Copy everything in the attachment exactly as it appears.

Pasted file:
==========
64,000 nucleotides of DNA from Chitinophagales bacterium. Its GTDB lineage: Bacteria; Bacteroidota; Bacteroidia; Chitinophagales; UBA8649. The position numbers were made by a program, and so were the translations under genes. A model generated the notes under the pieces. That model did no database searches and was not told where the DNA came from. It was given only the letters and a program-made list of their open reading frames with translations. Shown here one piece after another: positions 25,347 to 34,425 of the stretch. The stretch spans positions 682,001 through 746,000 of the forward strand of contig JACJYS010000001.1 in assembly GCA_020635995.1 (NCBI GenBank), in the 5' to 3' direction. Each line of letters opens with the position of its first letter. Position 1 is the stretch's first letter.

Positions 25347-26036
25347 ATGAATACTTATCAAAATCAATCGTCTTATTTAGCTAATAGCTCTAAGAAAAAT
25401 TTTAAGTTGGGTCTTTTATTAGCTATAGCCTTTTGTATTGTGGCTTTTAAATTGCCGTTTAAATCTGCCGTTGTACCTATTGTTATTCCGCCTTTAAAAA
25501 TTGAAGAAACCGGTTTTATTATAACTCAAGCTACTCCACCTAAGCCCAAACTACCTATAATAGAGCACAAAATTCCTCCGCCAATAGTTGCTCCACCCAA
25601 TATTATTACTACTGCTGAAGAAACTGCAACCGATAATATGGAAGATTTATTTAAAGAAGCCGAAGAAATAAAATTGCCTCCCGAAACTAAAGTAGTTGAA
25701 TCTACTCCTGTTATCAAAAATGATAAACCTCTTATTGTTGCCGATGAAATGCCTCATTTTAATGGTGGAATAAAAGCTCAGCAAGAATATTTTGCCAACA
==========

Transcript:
64,000 nucleotides of DNA from Chitinophagales bacterium. Its GTDB lineage: Bacteria; Bacteroidota; Bacteroidia; Chitinophagales; UBA8649. The position numbers were made by a program, and so were the translations under genes. A model generated the notes under the pieces. That model did no database searches and was not told where the DNA came from. It was given only the letters and a program-made list of their open reading frames with translations. Shown here one piece after another: positions 25,347 to 34,425 of the stretch. The stretch spans positions 682,001 through 746,000 of the forward strand of contig JACJYS010000001.1 in assembly GCA_020635995.1 (NCBI GenBank), in the 5' to 3' direction. Each line of letters opens with the position of its first letter. Position 1 is the stretch's first letter.

Positions 25347-26036
25347 ATGAATACTTATCAAAATCAATCGTCTTATTTAGCTAATAGCTCTAAGAAAAAT
25401 TTTAAGTTGGGTCTTTTATTAGCTATAGCCTTTTGTATTGTGGCTTTTAAATTGCCGTTTAAATCTGCCGTTGTACCTATTGTTATTCCGCCTTTAAAAA
25501 TTGAAGAAACCGGTTTTATTATAACTCAAGCTACTCCACCTAAGCCCAAACTACCTATAATAGAGCACAAAATTCCTCCGCCAATAGTTGCTCCACCCAA
25601 TATTATTACTACTGCTGAAGAAACTGCAACCGATAATATGGAAGATTTATTTAAAGAAGCCGAAGAAATAAAATTGCCTCCCGAAACTAAAGTAGTTGAA
25701 TCTACTCCTGTTATCAAAAATGATAAACCTCTTATTGTTGCCGATGAAATGCCTCATTTTAATGGTGGAATAAAAGCTCAGCAAGAATATTTTGCCAACA